Early detection key to tackling dementia
- New drugs to deal with diseases such as Alzheimer’s are worth a try but ultimately, identifying patients before the onset of symptoms is the best way forward for ageing societies
Dementia is a disease of longevity and therefore a growing health and aged care issue for greying societies, including Hong Kong. News of approval by American authorities of a new drug for combating Alzheimer’s disease, which accounts for two-thirds of dementia cases, is therefore good. However, there are two reasons not to get hopes for prevention or a cure too high. One is that it is the first new drug for Alzheimer’s to be approved for nearly 20 years, which attests to the challenge it presents to modern medical science.
What also sets it apart is that in approving it, the United States Food and Drug Administration disregarded the advice of its own independent expert advisory panel, which only last November found insufficient evidence of the drug aducanumab’s benefit and recommended against approval.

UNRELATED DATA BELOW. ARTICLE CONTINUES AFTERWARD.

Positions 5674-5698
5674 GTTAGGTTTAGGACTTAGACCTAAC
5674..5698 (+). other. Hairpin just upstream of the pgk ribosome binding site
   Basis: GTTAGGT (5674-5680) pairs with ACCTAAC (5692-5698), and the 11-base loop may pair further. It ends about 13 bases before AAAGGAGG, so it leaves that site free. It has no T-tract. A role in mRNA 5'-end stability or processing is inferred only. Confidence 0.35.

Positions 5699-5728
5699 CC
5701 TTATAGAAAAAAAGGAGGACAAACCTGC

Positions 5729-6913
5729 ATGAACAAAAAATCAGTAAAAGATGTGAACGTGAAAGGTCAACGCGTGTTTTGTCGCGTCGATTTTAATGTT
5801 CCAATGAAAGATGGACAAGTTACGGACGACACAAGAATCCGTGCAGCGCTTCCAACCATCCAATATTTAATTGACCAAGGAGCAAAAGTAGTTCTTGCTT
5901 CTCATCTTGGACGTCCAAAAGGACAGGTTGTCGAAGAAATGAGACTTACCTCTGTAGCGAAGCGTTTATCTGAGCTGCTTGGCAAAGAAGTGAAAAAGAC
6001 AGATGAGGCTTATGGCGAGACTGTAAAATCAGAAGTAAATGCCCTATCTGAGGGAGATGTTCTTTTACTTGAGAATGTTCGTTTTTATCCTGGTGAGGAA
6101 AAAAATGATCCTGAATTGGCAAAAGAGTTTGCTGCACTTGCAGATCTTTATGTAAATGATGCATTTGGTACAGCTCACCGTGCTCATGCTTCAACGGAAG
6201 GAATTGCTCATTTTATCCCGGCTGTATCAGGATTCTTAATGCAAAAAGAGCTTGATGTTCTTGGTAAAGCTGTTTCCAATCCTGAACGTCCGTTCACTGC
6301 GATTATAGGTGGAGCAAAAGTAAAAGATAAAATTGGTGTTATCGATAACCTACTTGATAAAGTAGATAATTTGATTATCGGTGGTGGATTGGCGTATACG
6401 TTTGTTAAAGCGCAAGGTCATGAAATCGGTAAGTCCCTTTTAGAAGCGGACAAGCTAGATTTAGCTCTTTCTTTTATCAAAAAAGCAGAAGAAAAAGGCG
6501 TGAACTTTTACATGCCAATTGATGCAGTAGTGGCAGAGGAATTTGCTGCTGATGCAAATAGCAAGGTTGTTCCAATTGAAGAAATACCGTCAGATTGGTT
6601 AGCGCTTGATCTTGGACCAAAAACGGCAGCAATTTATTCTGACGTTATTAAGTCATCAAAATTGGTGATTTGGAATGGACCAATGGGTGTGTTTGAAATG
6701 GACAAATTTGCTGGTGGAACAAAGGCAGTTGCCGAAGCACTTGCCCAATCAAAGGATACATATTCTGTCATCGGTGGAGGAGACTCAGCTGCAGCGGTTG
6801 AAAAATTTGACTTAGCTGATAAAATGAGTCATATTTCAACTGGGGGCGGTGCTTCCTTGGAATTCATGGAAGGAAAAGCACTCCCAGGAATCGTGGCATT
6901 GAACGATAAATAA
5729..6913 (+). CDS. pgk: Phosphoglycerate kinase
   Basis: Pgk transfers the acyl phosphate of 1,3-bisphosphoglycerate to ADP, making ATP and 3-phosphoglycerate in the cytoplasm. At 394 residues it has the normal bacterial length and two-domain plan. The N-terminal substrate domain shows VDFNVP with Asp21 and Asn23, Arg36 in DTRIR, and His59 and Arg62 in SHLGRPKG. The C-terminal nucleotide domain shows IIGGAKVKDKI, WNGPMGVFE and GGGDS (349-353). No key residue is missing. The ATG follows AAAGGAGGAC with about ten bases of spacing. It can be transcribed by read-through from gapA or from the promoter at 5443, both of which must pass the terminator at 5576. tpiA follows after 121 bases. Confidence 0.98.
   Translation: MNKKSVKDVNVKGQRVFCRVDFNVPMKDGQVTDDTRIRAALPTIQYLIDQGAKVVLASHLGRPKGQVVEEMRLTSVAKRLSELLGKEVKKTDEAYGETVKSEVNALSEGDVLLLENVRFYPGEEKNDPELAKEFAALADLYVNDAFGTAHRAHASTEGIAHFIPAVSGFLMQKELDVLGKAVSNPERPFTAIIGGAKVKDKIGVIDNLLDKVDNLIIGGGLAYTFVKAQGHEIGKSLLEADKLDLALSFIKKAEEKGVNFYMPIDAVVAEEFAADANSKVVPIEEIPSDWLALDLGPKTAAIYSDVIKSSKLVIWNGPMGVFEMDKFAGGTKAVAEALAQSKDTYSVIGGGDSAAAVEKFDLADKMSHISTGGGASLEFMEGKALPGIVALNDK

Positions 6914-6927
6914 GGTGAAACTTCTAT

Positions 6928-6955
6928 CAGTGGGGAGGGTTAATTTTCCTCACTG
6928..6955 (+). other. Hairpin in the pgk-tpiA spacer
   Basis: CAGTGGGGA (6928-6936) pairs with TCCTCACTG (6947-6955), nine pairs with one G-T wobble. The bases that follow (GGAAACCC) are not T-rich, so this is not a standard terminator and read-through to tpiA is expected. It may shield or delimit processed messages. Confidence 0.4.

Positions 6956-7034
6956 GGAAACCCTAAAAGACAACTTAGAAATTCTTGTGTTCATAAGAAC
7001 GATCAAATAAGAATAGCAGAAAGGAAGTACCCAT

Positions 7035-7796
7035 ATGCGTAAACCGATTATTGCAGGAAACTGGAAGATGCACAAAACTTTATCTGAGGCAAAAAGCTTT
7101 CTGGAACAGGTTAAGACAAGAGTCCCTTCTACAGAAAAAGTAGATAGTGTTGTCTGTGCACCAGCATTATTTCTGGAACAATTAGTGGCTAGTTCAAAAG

The FDA apparently decided that in the absence of any other progress it was worth a try.
Aducanumab targets the build-up of plaques in the brain as victims’ cognitive faculties decline. Used early enough, it may treat the disease rather than the symptoms. The decision follows the FDA’s “accelerated approval” process for a medicine that may provide meaningful benefit over existing treatments, notwithstanding that there is still uncertainty.
The maker, Massachusetts-based Biogen, reported conflicting results in reducing cognitive decline in two late-stage human trials. Expert reaction is mixed, with scientists hoping approval might serve as a catalyst for the development of better drugs in the future.
Having given controversial approval after inconsistent trial results, the FDA must oversee the gathering of data on the drug’s effectiveness and side effects. Some other drugs targeting amyloid plaque are in clinical trials. Other ways to fight dementia are in early trials. Experts do not rule it out that successful treatment of Alzheimer’s might need a combination of drugs with multiple targets.
Whatever the treatment for Alzheimer’s, the most important factor in success, as with cancer, will be early identification of patients, even before symptoms appear. Development of easily accessible diagnostic tests may be key to the effectiveness of any new drug.